Original Research ARTICLE
Understanding Wellbeing Among College Music Students and Amateur Musicians in Western Switzerland
- 1Laboratoire PHASE, Faculté des Sciences Sociales et Politiques, Institut des Sciences du Sport, Université de Lausanne, Lausanne, Switzerland
- 2Centre for Performance Science, Royal College of Music, London, United Kingdom
- 3Faculty of Medicine, Imperial College London, London, United Kingdom
- 4Faculté des Sciences Sociales et Politiques, Institut des Sciences du Sport, Université de Lausanne, Lausanne, Switzerland
Musical performance requires the ability to master a complex integration of highly specialized motor, cognitive, and perceptual skills developed over years of practice. It often means also being able to deal with considerable pressure within dynamic environments. Consequently, many musicians suffer from health-related problems and report a large number of physical and psychological complaints. Our research aimed to evaluate and analyze the wellbeing of two distinct groups of musicians, college music students and amateur performers in the French-speaking part of Switzerland. A total sample of 126 musicians was recruited for the study (mean age ±SD = 22.4 ± 4.5 years, 71 male). Wellbeing was assessed through the World Health Organization Quality of Life-BREF questionnaire evaluating two general measures, quality of life (QoL) and general health, and four specific dimensions: physical health, psychological health, social relationships, and environment. For both groups, respondents’ QoL was high on each measure: median scores were higher than 4 for the two general measures and higher than 70 for the four specific dimensions. Among the dimensions, respondents had the highest mean score for environment (75.0), then social relationships and physical health (74.0 and 73.8, respectively), and finally, psychological health (70.3). Differences between groups of musicians emerged in terms of overall QoL and general health, as well as the physical health dimension, where college music students scored lower than the amateur musicians; conversely, college music students scored higher than the amateurs on social relationships. Our overview of musicians’ wellbeing in Western Switzerland demonstrates that, while music making can offer some health protective effects, there is a need for greater health awareness and promotion among advanced music students. This research offers insight into musicians’ wellbeing and points to the importance of involving different actors (teachers, administrators, support staff) in facilitating healthy music making.
Wellbeing is a major preoccupation for the World Health Organization (WHO), as outlined in the policy program Health 2020 (Lindert et al., 2015). European member states have agreed a unique measure to assess subjective wellbeing, life satisfaction. Although a universal definition or measure of subjective wellbeing does not exist, “In general, subjective wellbeing refers to a cognitive process of contentment, satisfaction or happiness derived from optimal functioning. Optimal functioning is a relative rather than an absolute concept as the benchmark for judging lives in an individual’s perception of his or her own aspirations" (Lindert et al., 2015, p. 732).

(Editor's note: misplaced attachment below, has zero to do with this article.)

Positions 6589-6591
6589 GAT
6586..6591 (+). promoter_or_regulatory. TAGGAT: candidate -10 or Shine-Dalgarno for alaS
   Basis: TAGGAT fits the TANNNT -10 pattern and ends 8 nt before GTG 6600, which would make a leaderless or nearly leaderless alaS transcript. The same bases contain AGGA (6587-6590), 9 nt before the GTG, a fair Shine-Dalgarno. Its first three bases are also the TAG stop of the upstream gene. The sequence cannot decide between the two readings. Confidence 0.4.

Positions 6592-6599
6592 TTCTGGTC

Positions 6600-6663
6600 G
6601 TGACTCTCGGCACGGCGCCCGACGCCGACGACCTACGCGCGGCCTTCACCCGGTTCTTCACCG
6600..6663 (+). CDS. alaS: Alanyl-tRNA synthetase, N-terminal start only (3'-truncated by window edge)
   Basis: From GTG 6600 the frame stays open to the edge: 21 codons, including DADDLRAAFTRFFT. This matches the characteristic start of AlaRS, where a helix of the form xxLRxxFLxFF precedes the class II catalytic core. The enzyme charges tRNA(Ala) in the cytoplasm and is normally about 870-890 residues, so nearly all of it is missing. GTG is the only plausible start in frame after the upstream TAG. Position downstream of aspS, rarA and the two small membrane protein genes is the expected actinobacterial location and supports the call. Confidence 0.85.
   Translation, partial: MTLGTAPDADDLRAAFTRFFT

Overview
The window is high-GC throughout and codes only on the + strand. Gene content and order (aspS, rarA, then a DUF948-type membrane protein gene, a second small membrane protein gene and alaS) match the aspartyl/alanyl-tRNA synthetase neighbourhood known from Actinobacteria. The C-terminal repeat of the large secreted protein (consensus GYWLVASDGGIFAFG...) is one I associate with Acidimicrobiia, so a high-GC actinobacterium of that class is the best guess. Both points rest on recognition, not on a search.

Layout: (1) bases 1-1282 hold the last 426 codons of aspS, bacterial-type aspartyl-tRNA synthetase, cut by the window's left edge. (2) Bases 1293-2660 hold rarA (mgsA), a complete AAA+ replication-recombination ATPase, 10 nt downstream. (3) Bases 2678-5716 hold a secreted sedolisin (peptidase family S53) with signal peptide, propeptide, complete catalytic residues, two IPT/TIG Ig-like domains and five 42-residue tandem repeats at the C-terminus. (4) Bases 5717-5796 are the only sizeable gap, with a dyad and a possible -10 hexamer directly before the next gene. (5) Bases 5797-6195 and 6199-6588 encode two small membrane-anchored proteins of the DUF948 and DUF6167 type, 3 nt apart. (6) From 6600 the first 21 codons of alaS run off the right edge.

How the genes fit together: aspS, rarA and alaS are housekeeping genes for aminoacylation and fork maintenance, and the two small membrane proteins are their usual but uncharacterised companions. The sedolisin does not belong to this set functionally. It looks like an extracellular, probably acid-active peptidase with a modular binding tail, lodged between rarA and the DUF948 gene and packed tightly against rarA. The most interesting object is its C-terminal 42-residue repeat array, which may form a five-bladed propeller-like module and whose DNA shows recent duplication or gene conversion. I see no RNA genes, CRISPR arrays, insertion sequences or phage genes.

Wellbeing is a multidimensional phenomenon and refers to emotional and cognitive dimensions of subjective experiences resulting from the individual evaluation of several facets of life. Research on wellbeing has revealed two fundamental perspectives (Disabato et al., 2016): hedonia (Diener, 1984) and eudaimonia (Ryff, 1989). The hedonic perspective emphasizes the attainment of pleasure and pain avoidance, focusing mainly on happiness. The eudaimonic perspective encompasses a person’s optimal degree of functioning, focusing on meaning and self-realization (Ryan and Deci, 2001) and dimensions of self-acceptance, autonomy, personal growth, positive relationships, environmental mastery, and goals in life (Ryff, 2014). According to Ryan and Deci (2002), if the fundamental needs of autonomy, relatedness and competence are fulfilled, individuals can experience personal growth and wellbeing.
In the field of music, wellbeing has been investigated in two different ways, with music as a facilitator but also as a disruptor of wellbeing. In terms of facilitation, much research has pointed out its strong and positive impact on people’s lives (Pothoulaki et al., 2012; Västfjäll et al., 2012; Perkins and Williamon, 2014). Boyce-Tillman (2000), for instance, showed that music facilitates creativity and, in this way, promotes wellbeing. Also, singing in groups has been associated with positive wellbeing (Davidson, 2008; Boyce-Tillman, 2014). Evans (2015) demonstrated that music can fulfill the three fundamental needs identified by self-determination theory as necessary to wellbeing. Similarly, Dickinson (2018) has listed mechanisms by which music can influence wellbeing: it can motivate, the rhythm can diminish anxiety, music helps alleviate the effects of some disorders (e.g., obsessive-compulsive disorder and depression), it helps to find a balance between personal life and work, and it builds links and promotes exercise as well as release tension. Croom (2012) demonstrated that music can influence positively the five components of wellbeing outlined in Seligman’s PERMA model: positive emotion, engagement, relationships, meaning, and accomplishment (Seligman, 1998). Using the same model, Ascenso et al. (2018) tested professional musicians on the five PERMA dimensions and found that musicians scored high on all five, suggesting that, even among professionals, music is linked with positive wellbeing.